Introduced in the 1890s, the Home Press was a simple design that allowed individual golfers to make and/or remould their own gutta percha mesh-pattern golf balls. These devices met with some success in the marketplace—their ads boasted "thousands sold." They remained available until the early 1900s, after which gutta percha golf balls were left behind in favor of rubber-core balls. This example still has a gutta percha ball that was left inside it over a hundred years ago—or so that appears to be the case to the auctioneer given the nature of the ball.
To remold a gutty ball, it would need to be heated in hot/boiling water first. This ball appears to have had that done, as neither its original mesh pattern is clear nor is a new mesh pattern had the ball been correctly remolded. The damage to the ball, described next, likely occurred at some point during the process of trying to remold it.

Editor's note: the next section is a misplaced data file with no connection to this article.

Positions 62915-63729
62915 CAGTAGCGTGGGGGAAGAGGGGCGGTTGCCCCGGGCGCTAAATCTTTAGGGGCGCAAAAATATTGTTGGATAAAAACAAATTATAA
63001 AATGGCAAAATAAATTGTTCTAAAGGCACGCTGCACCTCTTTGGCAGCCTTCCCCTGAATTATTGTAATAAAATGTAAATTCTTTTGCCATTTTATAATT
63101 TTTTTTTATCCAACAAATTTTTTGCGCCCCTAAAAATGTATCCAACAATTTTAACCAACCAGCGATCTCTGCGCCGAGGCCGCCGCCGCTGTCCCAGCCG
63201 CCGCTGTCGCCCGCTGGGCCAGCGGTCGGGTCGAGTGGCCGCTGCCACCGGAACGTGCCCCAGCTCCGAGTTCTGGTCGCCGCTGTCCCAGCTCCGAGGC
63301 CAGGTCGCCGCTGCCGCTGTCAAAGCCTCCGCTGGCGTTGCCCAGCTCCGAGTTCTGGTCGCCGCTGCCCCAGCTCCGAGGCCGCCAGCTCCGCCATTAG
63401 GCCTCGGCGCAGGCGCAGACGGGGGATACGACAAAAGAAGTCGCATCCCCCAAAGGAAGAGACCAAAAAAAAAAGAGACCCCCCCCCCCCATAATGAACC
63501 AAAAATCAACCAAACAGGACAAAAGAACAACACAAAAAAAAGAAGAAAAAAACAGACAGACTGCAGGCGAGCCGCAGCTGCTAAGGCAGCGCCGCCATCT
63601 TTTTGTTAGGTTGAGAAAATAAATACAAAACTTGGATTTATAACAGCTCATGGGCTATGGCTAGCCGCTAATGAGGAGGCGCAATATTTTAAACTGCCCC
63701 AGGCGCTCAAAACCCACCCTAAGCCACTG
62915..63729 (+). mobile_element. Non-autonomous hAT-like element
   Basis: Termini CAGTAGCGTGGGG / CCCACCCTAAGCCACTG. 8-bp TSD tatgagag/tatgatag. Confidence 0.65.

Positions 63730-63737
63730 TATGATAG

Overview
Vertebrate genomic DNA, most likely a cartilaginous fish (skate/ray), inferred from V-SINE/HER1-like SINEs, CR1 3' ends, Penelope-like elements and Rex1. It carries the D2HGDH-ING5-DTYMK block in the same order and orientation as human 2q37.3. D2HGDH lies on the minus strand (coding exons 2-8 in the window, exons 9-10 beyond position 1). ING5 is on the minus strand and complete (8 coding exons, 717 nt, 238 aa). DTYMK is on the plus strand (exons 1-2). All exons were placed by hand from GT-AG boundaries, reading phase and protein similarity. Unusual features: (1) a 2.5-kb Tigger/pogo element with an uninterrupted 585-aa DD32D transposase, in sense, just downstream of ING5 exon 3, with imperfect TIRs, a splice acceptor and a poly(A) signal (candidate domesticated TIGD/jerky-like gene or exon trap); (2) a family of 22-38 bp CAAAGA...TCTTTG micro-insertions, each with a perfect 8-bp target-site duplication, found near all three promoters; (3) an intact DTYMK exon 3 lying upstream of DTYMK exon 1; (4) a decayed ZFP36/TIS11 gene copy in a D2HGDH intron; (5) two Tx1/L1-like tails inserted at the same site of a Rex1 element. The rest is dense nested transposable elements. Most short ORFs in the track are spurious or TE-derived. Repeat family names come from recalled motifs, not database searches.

As mentioned, the ball itself is not the greatest. A significant amount of gutta percha is missing from one side of the ball (as shown in one of the images). The ball will look normal, however, when displayed inside the mold with the damaged side down. But even with the damage, this ball is quite special considering the fact that it was first placed in this mold over a century ago and it still remains there ever since. The auctioneer has never seen another Home Press that continues to hold a ball from the 1890s. Heck, the number of home golf ball presses that the auctioneer has seen, with or without a ball, is extremely small. A Fine Piece.